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New Series AMERICAN FRINGE Explores Controversial and Polarizing Subcultures, Premieres July 9

New Series AMERICAN FRINGE Explores Controversial and Polarizing Subcultures, Premieres July 9

White supremacists. Anti-gay churchgoers. Freedom- loving misfits. Gun-toting "hillbillies." Across all 50 states, there are provocative groups of Americans with unorthodox beliefs that do more than just raise eyebrows; they push the limits of our judicial system. Often challenged for their beliefs, many of these individuals and groups have chosen to remain outside of the limelight, shying away from the media attention ... until now.

Gaining unprecedented access and employing dramatic storytelling, National Geographic Channel (@NatGeoChannel) pushes boundaries with a thrilling, in-depth look at some of the country's most controversial subcultures in American Fringe - a six-part series premiering Wednesday, July 9, at 10:00 p.m. ET/PT. For more information, visit www.natgeotv.com and follow us on Twitter at @NGC_PR.

In the series premiere, American Fringe follows a notorious white supremacist's mission to transform a small rural community in North Dakota into a full-blown "Nazi Town." Throughout the season, each episode focuses on a different community, ranging from the infamous Westboro Baptist Church in Topeka, Kan., to a relatively unknown group of squatters living "lawlessly" among the ruins of an abandoned military base in Southern California. Their routines and practices may seem offensive or absurd to the general public, but their problems can be strikingly similar to our own - family, freedom and prosperity all come into play.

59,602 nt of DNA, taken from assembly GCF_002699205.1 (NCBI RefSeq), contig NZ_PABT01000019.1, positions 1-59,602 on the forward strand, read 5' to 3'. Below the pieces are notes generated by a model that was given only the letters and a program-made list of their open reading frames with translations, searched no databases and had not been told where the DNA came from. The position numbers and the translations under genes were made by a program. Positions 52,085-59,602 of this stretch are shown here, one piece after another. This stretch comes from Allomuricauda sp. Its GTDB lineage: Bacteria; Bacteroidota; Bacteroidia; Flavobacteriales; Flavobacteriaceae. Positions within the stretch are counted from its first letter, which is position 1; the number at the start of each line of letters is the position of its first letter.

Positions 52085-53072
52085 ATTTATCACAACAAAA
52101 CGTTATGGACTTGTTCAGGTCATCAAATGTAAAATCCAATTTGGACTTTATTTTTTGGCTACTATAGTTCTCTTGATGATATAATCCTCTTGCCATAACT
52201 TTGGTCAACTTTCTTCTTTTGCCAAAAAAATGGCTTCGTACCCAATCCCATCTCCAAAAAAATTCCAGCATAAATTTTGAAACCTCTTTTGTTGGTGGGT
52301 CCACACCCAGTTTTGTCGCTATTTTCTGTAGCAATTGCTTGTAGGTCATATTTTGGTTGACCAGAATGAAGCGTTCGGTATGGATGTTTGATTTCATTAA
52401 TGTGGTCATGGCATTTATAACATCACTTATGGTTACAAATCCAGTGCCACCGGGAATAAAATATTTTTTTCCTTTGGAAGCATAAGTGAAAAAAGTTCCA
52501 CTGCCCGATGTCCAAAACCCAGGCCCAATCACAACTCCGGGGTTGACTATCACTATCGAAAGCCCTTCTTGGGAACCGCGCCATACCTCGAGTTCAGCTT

Using an immersive documentary style, American Fringe chronicles the lives of people who function outside the boundaries of modern society. Insider-access footage, combined with candid first-person interviews from community members and their non-supporters alike, offer viewers a 360-degree perspective of the polarizing debates that surrounds each of these unconventional groups. The result is captivating television that doesn't pull any punches.

Premiere episodes include:

American Fringe: Nazi Town Premieres Wednesday, July 9, at 10:00 p.m. ET/PT In the small town of Leith, N.D., a peaceful community is turned upside down when notorious white supremacist Craig Cobb arrives to claim domain of Leith and provide sanctuary for what he hopes will be an influx of like-minded white supremacists. With land in Leith being abundant and cheap, Cobb has already bought 12 plots, and neo-Nazis have begun to arrive. Tensions rise when its residents, refusing to stand idly by, go on the offensive against Cobb's Nazi incursion. With the ethicality of the townspeople's actions on the line, and Cobb's First Amendment rights in question, the community fears Cobb will make Leith his permanent residence. That is, until Cobb's temper gets the best of him. The dramatic showdown unfolds after Cobb and a friend "patrol" the town brandishing loaded weapons and screaming derogatory slurs at its residents - an act that lands both of them in jail on seven counts of terrorism.

American Fringe: Church of Hate Premieres Wednesday, July 16, at 10:00 p.m. ET/PT American Fringe crosses the picket lines to explore the dogma, hierarchy and corrosive message of the Westboro Baptist Church (WBC) during a pivotal transition in the parish's history. For more than 50 years, Fred Phelps spearheaded the WBC's crusade against homosexuality and its infamous "God Hates Fags" message. While filming, Phelps passed away and our cameras were there to document members of this church as they grapple with the loss of their incendiary leader and the rise of the heir apparent. Steve Drain, a relatively recent convert to the church, denies taking the reins, but appears to be the next in line to lead the church. With the future of the church in question, in-depth interviews with Drain and other members of the organization allude to the church's continued and strengthened commitment to preach their homophobic message. NGC also interviews ex-communicated members and leaders of the Equality House, a civil rights organization headquartered in a rainbow-painted house located directly across the street from the Westboro Baptist Church.


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